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Friends & Farmers Cooperative Making Progress on Plans to Open Member-Owned Grocery Store

by on March 27, 2013 8:00 AM

For the past year I’ve looked on from afar as a group of community members planted the seeds for a food cooperative: a member-owned grocery store open to all, seven days a week. At the time, I didn’t know much about cooperatives. Yet I was intrigued by the group’s vision to open a community grocery store (within the next two to three years) committed to showcasing the best local products in support of a strong local economy.

In the meetings I attended, I observed a group of community members who were wrestling with practical considerations, methodically creating a sustainable plan, and making impressive progress. They seemed to strike the perfect balance between planning and actually acting.

What’s more, they were bringing the community together through food. What really sold me was the “Share the Harvest” fundraising dinner back in October at Greenmoore Gardens. Seated at farm tables, we ate locally inspired lasagna and apple crisp and heard how Friends & Farmers was forging ahead.

I was so impressed that I decide to join. In the past several months our group has operated with the energy, pace and drive of a start-up. We’ve incorporated as a Subchapter T cooperative. We formed a board, elected officers, passed bylaws, and held our first toast as an official group. (If we can turn our idea for a “Friends & Farmers Brew” into a reality, we’ll be toasting with hyperlocal beer after future board meetings.)

On Monday we launched our website, and began promoting a survey that’s crucial to this formative stage of our co-op. The survey is part of a feasibility study currently underway through the Keystone Development Center, which is offering its services free of charge thanks to a grant supporting cooperatives that benefit rural communities. We’re also organizing a potluck to update the community on our substantial progress.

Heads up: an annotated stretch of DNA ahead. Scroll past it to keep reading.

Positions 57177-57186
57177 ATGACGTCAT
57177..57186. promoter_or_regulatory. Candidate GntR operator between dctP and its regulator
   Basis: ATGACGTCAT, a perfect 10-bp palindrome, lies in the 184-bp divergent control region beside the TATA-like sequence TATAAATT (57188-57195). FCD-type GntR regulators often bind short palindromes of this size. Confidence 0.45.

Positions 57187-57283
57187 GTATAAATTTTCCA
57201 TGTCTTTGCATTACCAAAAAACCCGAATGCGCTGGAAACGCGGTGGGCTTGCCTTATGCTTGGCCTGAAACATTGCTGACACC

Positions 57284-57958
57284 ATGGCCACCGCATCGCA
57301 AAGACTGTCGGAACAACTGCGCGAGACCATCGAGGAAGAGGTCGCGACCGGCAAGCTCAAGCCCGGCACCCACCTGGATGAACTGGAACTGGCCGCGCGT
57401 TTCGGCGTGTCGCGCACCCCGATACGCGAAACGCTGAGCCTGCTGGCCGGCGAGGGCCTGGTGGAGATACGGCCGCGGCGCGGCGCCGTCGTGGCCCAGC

Unlike many start-ups, Friends & Farmers will pay dividends for the community. Cooperatives keep more money in the community, and exist to benefit their members. This is a business model that’s here to stay. According to an article in Yes magazine titled “How Cooperatives are Driving the New Economy,” more than 130 million people are members of a co-op or credit union and more Americans hold memberships in a co-op than hold shares in the stock market.

Food co-ops are a fast-growing sector of this new economy. Not surprising considering the growing realization that our current food system is inflicting damage inside and outside of our bodies.

Coincidentally, we’ve launched this initiative as Penn State formed the Sustainability Institute. In a video on Penn State’s website, a Penn State VP refers to sustainability as the “great social cause” of college students’ generation. Sustainability is also uniting generations. Whether you’re 21 or 81, the focus is on those who will come after us.

Of course, a more sustainable food system has more immediate rewards, too. In our case, those rewards come in the form of a high-quality, member-owned grocery store that carries everything you’ll find at a traditional grocery store, but gives preference to locally grown and produced food. As for the details, the community—our voting members—will lead the way.

So join the adventure. This isn’t just about sustainability or nutrition. It’s about the satisfaction gained in working together toward a common goal. It’s also a celebration of one of Central Pennsylvania’s biggest selling points: access to good food.

Just look at the beautiful picture on our homepage. You won’t find greens that beautiful or delicious in the grocery store. They came from Tait Farm, plucked from a greenhouse just a few days before we took the picture. Wouldn’t it be great to have access to greens like that seven days a week?

As food activist Michael Pollan points out, “Fighting for environmental causes can be really discouraging. The food movement offers pleasure in the fight. It’s one of those rare instances where the right choice is usually the more pleasurable choice, where you can align your ethics and your hedonism.”

For more information Click Here to see the Friends & Farmers Cooperative website

photo provided by Friends & Farmers

Michele Marchetti is a freelance writer and the former managing editor of Prior to moving to State College, she spent more than 10 years writing for national magazines. Her work has appeared in a wide variety of publications, including Fortune, Fortune Small Business, Glamour, U.S. News & World Report, Runner's World, Good Housekeeping, Working Mother, Yoga Life and The Philadelphia Inquirer. Follow her on Twitter at or contact her at [email protected]
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